“Bloody hell!” Oakley gasped.
A sparse patch of thin trees lay near a mile from the slopes of Barsteen where they slowed down to take a breather as the sun set. When Booker signaled to stop, Talon collapsed to the ground, sweating and gasping from the first real physical activity he had had in a long while.
“We need to keep moving,” Booker panted. “They’ll be sending out boars for us soon enough.”
Arthen slumped against a tree, also gasping for air. His head injury was making running feel like falling down a mountain, and even in this moment of chase, he felt no rush of energy he felt while being chased by the black wolf.
Oakley dropped himself to sit on the ground. “Nice going back there, boy,” he said with a dark look at Arthen.
Then Booker came by and gave a hard kick in Oakley’s shoulder. “This all happened because of you, you horse’s ass!”
“Oh, yeah! Yup. Me, aye?” He got back up to his feet quickly to stare down at Booker. Even though Oakley was at least a head taller than him, Booker stood his ground boldly–hands on his waist in a stance of a disappointed father.
“If you didn’t know, the only reason we’re out here is for you,” Frayne said. “But you seemed to be doing just fine without letting any of us know.”
“Yeah, I was. They loved me. They were going to initiate me in sooner or later, once I killed that Great Bear. Ah! Damn–I could’ve killed a Great Bear! I had a chance. You know a bear like that has to be at least a hundred years old from The Forest, ya hear? And they got it all the way to the mountains! I had a shot.”
“That bear was a part of their religious ceremony. And we kind of disrupted it,” Frayne said.
“They were going to chop off your arm for their Stone Gauntlet or whatever it was because they believe if you killed that Great Bear and your right arm was hurt in the fight, you were their savior and the rightly holder of their Hand of God.”
Oakley shook his head as if shaking off water. “Piss on that. Definitely not my cup of ale if that was what they were after. I like my hand. But damn, a Great Bear!”
“You’re angry about not getting your kill, of all things?” Booker said.
“Yeah! I worked hard to get to that fight. Killed a lot of other ugly creatures to get up to the king of bears.”
“Look,” Booker said. He was speaking in his trademark strong and low tone. “Your last message to us was three months ago. We thought you were dead, brother. We came to see if you needed our help or to pull out the stitches on the worry of your death. You understand?”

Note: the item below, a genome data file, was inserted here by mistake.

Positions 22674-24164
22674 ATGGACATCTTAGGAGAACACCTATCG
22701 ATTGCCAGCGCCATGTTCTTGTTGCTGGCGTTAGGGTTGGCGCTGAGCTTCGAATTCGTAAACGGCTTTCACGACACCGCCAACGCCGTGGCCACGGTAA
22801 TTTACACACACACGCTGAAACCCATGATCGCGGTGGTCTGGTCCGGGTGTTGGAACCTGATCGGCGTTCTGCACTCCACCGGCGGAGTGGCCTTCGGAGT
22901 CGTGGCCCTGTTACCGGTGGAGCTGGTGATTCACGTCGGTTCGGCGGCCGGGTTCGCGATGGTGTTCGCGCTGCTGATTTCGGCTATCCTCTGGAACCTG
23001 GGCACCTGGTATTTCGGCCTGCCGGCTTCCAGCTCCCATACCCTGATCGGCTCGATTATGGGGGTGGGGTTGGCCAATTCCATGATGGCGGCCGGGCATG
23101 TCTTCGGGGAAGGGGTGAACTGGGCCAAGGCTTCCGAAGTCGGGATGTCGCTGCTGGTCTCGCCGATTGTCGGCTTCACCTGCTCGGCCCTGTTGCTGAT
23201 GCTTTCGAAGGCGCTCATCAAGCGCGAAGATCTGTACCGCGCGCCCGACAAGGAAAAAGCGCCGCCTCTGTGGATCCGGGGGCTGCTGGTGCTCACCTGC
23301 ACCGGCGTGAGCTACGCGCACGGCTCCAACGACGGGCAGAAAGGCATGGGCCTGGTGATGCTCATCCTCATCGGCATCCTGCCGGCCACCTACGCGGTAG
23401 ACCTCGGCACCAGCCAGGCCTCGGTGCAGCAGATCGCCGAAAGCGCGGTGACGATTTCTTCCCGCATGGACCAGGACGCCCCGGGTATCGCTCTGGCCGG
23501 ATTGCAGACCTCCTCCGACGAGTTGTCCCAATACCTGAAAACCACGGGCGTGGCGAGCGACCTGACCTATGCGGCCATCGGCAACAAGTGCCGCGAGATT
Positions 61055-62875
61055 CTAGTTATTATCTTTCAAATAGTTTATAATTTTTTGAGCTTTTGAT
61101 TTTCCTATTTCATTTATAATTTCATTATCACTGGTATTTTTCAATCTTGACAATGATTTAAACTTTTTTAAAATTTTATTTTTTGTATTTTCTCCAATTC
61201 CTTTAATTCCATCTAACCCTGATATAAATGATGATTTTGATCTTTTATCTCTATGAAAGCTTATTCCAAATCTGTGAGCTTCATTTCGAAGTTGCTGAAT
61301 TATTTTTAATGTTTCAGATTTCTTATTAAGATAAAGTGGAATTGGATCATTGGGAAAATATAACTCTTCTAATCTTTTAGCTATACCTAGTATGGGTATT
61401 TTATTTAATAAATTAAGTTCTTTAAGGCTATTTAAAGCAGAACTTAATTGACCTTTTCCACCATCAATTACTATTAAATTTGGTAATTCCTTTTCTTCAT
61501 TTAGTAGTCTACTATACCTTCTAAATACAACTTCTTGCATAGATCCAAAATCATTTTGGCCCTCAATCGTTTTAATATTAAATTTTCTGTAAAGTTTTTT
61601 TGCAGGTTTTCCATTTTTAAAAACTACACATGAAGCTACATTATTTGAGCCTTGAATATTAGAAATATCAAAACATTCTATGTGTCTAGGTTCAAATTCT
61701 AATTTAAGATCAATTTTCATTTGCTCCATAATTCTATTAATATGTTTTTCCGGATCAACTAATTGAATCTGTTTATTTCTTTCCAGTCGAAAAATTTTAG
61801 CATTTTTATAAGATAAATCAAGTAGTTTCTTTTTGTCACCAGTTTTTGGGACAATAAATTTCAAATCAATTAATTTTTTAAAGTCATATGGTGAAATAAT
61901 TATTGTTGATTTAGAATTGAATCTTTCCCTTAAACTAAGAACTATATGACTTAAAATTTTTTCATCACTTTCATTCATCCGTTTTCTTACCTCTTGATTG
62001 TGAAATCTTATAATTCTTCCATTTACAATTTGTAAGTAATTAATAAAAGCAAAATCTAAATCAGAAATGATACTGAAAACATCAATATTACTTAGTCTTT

And miraculously, the giant man sighed softly. “Aye, brother. After about a week of meandering the north of the valley I got captured, just as you. And just as you, I was put into the arena. But Booker–I did very well in the arena.”
Booker and he both smiled. “I could tell.”
“Great,” Frayne said dryly. “We need to get going.”
Oakley turned his head back to the direction Barsteen and took a deep breath. “So long, my loves,” and he gave a courteous bow to the mountain peaks.
“So, where are we going?” Talon finally said.
“Who is this kid?” Oakley said with his hand out, not looking at Talon.
“I’m called Talon and–”
“Don’t care,” Oakley interrupted. He strode over to Arthen and bent down to glare at him with skeptical eyes close to his face. “Though, I am curious about you, boy. What’d you do back there?”
“The arena? I don’t know. I–talked–to the bear.”
Oakley took a moment to continue staring at him in silence. “You talked to the king of bears? Did you tell him to run to his death right into the wall of the arena?” He chuckled.
“I’m pretty sure I didn’t say that.”
“Wait–that’s what you did?” Talon said. “You talked to the Great Bear? That’s it?”
“That is very curious,” Frayne said.
“They boy speaks Stahlg and bear, Oakley,” Booker said slyly. “Gleim is a very good translator of languages as you saw.”
But Oakley did not seem satisfied. “Alright, but what about the Stahlg queen? I’m assuming from this ritual and the anvil they thought you were their–for the Mother’s sake–messiah. Because you killed the Great Bear. But what I don’t understand is, how were you able to talk your way out of getting your hand cut off and get us all out of prison?”
“I hear something.” Frayne said sharply. “Boar-riders. Come now, we must move on.”